Mr. Medvedev, Gazprom’s No. 2 official, insisted that Ukraine owed an additional $18.5 billion (mostly for gas never used). This figure stems from a January 2009 contract that the prime minister at the time, Yulia V. Tymoshenko, signed after Russia cut off gas to Ukraine, again over unpaid debts (then some $2.4 billion). In early 2009, after more than two weeks without gas, Ukraine and East European countries like Slovakia, which then got all its gas through Ukraine, were freezing.

The agreement eliminated a shadowy intermediary company, but committed Ukraine to a 10-year deal at a high level of consumption — some 50 billion cubic meters a year — and at a price higher than what the rest of Europe was paying. But Ukraine’s gas consumption declined from 44 billion cubic meters in 2011 to 32 billion in 2012 and some 28 billion last year, given the recession, said Dmitri Petrov, an analyst of emerging markets at Nomura. Gazprom insists it should be paid for the difference.

In January, Gazprom demanded the additional $7.1 billion under the contract as payment for unused gas for 2012, but Ukraine refused to pay it, and it is considered unlikely to be enforced in any court outside Russia itself. Now Gazprom has billed Ukraine for an additional $11.4 billion for unused gas in 2013 under the same contract, including the retroactive pricing after 2010 that represents the return of prepayment on the base lease.

That would bring the total Gazprom says it is owed to at least $22 billion by the end of May.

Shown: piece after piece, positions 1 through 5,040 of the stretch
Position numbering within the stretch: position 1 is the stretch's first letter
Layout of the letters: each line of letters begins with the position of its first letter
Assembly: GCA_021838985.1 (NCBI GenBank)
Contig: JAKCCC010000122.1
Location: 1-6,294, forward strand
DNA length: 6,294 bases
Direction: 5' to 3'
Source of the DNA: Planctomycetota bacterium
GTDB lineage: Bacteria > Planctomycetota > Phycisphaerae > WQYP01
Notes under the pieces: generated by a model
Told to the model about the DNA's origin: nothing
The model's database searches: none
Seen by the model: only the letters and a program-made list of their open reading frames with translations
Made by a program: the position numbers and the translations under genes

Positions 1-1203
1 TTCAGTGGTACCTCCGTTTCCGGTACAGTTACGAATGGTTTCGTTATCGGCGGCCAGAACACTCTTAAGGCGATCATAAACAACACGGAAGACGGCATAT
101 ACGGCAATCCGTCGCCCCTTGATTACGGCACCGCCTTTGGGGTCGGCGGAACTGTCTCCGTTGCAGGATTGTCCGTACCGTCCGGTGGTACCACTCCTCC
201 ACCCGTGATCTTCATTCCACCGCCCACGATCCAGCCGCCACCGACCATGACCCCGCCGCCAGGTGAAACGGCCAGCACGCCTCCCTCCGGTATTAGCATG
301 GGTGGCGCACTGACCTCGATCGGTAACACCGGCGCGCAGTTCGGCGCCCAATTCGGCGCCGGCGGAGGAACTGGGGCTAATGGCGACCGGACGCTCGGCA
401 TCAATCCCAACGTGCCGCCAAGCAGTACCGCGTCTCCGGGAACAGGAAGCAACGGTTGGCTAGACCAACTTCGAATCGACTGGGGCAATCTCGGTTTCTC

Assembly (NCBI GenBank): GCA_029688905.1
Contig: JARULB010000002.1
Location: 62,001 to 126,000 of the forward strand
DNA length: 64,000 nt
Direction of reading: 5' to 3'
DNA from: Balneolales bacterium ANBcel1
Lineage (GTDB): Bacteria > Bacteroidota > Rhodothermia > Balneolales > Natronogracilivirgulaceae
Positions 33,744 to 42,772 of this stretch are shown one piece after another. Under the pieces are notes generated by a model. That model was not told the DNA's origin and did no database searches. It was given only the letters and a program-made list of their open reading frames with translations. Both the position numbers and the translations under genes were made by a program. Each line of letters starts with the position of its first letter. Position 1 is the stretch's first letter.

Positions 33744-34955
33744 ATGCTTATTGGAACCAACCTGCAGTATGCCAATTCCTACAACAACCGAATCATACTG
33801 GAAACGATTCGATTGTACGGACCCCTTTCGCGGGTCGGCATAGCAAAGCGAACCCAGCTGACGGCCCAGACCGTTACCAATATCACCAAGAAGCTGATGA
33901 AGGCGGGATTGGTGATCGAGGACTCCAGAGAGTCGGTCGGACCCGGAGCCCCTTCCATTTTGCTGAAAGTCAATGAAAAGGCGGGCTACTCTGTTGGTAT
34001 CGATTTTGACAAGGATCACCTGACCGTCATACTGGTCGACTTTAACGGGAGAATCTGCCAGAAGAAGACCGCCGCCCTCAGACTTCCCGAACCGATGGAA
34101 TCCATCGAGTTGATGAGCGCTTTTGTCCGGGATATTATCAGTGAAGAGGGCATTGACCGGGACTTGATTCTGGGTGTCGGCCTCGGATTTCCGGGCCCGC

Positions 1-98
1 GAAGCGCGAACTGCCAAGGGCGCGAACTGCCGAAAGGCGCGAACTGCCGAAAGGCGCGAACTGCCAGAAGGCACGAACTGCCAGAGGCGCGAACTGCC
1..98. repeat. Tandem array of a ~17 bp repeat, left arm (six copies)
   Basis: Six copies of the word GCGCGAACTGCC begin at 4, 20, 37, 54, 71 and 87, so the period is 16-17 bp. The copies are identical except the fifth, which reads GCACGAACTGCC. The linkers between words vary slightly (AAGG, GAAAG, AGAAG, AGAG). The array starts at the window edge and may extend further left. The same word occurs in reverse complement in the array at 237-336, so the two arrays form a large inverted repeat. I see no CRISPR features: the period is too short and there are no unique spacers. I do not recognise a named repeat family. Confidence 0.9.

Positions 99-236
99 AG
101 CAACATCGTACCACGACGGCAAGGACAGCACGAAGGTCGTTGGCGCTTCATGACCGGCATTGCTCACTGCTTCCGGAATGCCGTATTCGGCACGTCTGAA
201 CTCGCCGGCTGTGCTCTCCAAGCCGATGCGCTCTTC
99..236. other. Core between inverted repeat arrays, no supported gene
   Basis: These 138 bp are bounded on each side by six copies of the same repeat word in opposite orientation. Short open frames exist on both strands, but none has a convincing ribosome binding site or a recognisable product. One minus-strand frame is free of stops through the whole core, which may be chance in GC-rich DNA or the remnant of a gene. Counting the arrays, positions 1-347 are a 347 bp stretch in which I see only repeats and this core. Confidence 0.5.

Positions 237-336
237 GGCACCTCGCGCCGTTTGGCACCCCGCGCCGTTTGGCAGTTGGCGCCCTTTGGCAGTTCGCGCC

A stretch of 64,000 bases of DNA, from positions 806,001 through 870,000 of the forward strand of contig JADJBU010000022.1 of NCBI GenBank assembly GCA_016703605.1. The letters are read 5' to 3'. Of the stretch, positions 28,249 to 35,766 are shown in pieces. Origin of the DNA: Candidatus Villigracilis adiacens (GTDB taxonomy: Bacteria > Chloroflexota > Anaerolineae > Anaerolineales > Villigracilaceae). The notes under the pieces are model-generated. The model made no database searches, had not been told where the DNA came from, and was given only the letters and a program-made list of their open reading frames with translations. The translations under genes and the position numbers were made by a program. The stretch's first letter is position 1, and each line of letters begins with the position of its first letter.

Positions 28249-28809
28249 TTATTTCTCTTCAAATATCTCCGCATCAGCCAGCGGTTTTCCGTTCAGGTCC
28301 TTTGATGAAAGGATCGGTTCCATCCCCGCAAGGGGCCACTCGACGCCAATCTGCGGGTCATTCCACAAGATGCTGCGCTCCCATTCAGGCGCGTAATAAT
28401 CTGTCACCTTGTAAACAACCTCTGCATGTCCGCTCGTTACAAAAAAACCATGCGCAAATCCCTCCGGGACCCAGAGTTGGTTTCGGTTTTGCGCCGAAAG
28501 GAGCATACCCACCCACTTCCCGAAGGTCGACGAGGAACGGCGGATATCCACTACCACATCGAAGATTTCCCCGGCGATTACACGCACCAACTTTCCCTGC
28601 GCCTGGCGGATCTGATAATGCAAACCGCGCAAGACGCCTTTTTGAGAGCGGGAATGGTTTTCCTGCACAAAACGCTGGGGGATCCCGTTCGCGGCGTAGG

Whether Gazprom actually expects to get that extra money is debatable. A Czech unit of Germany’s RWE A.G. won a legal ruling in 2012 on a similar complaint, supporting its refusal to pay for gas it did not use.

But the issue is even more intriguing because Ukraine’s increasing debt would give Moscow the right to demand early repayment of a $3 billion loan made in late December, as part of Mr. Putin’s offer to Mr. Yanukovych to turn his back on Europe. Moscow bought Ukrainian Eurobonds, but a clause states that if Ukraine’s state debt and state-guaranteed debt increases beyond 60 percent of gross domestic product, Moscow can demand early redemption on the bonds. Ukraine’s debt is currently over 52 percent of G.D.P., and much of it is in foreign currency, while the hryvnia is losing value. If Ukraine borrows to pay Gazprom, it may come close to the ceiling.

But Gazprom isn’t done. It now insists on prepayment by Ukraine of another $4 billion to $5 billion to buy gas to put into underground storage facilities for itself and especially for European customers of Gazprom next winter. The deadline for Ukraine to pay up was Wednesday. If it was missed, Gazprom would require the prepayments, Mr. Medvedev said.

By May 16, he said, Gazprom would bill Ukraine for gas to be supplied in June, which must be paid for by the end of May to ensure delivery.

It is difficult to know how seriously to take such threats, but a gas cutoff would be easier to deal with in the late spring and summer than in the middle of winter, especially since Ukraine already has sizable amounts of gas in storage.

And it is also true that the dependency goes both ways — Gazprom is highly dependent on its European customers, too.

Energy exports represent up to half of Russia’s revenue, and natural gas represents about a third of that revenue. Ukraine, which gets about 60 percent of its gas from Russia, itself consumes 13 percent of the exports of Gazprom, while 53 percent of Russian gas exports to Europe still pass through Ukrainian pipelines. The European Union still gets a quarter of all its gas from Russia.

Just last week, the International Monetary Fund approved a $17 billion emergency loan for Ukraine. If Russia gets its way, however unlikely, it could all go to Gazprom.